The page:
Idling the Engine: Linguistic Skepticism in And Around Cortazar, Kafka, And Joyce
Some of the most important literary works of the twentieth century wrestle with a deep distrust of language, a distrust born of an untenable skepticism that insists on the manufacture of doubts where doubts are nonsensical. Common to each expression of this distrust is the often hidden premise that no knowledge or tool of knowledge, least of all language, can be trusted until an absolute justification can be provided for it. Idling the Engine examines the consequences of this skepticism as it appears in and around the work of Julio Cortázar, Franz Kafka, and James Joyce, each of whom was well aware of the crisis of language and the threat it was perceived to hold for literary endeavors like theirs. Almost as important as the study of the novels themselves is the study of their interpretation by critics, many of whom fail to question this skepticism about language because they themselves take it as axiomatic.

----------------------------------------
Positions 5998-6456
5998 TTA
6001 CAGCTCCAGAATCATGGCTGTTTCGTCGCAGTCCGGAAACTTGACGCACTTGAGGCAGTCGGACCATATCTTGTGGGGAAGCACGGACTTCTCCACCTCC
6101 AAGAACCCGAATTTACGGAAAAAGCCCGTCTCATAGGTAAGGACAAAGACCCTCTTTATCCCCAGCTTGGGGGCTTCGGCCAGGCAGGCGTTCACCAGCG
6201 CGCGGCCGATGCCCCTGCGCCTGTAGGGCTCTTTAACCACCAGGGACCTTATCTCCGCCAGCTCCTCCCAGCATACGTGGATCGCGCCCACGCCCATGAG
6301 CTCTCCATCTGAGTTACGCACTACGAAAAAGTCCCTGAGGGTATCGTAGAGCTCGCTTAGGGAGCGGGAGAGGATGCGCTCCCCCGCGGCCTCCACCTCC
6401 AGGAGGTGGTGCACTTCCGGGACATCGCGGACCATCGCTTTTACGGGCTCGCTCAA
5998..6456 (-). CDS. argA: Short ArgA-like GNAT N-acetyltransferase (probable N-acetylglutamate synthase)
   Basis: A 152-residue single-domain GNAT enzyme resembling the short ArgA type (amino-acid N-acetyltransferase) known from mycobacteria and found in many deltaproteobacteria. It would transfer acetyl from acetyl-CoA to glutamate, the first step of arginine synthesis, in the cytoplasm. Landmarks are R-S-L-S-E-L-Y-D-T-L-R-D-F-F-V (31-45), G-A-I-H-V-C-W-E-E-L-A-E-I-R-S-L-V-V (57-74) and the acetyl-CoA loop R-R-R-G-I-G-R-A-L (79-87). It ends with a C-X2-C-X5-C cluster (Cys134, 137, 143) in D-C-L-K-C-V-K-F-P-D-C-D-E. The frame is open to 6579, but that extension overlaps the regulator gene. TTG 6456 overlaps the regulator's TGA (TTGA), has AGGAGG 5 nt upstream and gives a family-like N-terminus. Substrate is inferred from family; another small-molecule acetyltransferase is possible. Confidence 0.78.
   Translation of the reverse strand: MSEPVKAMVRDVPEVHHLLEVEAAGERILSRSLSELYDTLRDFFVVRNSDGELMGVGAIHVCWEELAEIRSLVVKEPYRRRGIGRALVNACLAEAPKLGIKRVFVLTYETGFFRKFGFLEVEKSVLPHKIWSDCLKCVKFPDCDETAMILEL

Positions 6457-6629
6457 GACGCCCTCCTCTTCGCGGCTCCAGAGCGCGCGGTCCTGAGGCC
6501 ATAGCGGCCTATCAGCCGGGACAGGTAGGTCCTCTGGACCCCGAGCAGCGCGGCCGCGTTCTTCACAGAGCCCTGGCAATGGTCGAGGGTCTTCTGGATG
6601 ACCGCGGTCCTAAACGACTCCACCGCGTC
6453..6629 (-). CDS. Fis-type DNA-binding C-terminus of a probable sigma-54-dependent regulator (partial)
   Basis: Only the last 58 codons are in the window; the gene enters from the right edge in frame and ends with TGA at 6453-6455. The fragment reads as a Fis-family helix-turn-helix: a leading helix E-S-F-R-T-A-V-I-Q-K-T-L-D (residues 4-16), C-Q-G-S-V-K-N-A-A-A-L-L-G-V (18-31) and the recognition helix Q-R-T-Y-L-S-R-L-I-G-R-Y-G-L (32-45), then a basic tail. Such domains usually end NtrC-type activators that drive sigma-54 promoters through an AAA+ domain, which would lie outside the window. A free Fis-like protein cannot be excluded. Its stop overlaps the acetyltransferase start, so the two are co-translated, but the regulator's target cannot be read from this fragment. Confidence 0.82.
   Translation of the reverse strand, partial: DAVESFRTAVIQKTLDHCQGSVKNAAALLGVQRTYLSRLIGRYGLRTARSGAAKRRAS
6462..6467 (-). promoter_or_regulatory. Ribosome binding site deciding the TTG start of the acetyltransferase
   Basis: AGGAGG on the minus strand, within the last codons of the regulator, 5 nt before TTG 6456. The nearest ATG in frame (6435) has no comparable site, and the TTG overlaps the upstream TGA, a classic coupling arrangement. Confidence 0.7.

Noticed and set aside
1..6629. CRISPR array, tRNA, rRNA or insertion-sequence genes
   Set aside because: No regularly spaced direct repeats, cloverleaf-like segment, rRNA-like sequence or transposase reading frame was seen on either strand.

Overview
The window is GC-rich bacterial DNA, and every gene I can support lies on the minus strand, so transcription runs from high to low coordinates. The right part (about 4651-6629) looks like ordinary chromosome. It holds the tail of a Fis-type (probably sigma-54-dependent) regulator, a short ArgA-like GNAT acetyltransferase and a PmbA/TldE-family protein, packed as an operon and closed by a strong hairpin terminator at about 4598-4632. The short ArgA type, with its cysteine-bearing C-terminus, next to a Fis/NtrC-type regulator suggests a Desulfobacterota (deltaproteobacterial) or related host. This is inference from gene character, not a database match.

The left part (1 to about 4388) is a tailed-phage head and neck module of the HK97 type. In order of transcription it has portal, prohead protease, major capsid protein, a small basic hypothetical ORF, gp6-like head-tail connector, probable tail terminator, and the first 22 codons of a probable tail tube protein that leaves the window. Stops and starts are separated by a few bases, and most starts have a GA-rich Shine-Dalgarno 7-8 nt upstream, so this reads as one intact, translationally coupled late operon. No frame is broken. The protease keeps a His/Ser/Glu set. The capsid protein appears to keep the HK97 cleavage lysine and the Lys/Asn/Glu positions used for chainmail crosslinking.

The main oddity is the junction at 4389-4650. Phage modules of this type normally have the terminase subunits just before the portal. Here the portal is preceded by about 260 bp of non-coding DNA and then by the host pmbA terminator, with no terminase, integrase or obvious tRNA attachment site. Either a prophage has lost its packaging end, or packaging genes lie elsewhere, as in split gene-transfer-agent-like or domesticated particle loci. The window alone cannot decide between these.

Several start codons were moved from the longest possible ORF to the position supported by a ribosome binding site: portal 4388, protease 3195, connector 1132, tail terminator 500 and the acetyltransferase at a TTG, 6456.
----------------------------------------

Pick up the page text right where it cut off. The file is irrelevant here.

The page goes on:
Author E. Joseph Sharkey uses the philosophies of language of Hans-Georg Gadamer and Ludwig Wittgenstein to counter the skepticism in question by showing that a language grounded in history instead of the transcendent is grounded nevertheless. Using Wittgenstein’s metaphor of the idling engine for the misguided search for a logical or metaphysical justification of language, Sharkey demonstrates how such "idling" pervades the novels of Cortázar, Kafka, and Joyce. As he does so, he argues that at their best these novels celebrate the marvelous efficacy of language and show that it is made possible precisely by virtue of the limitations that trouble the skeptics.
Catholic University of America Press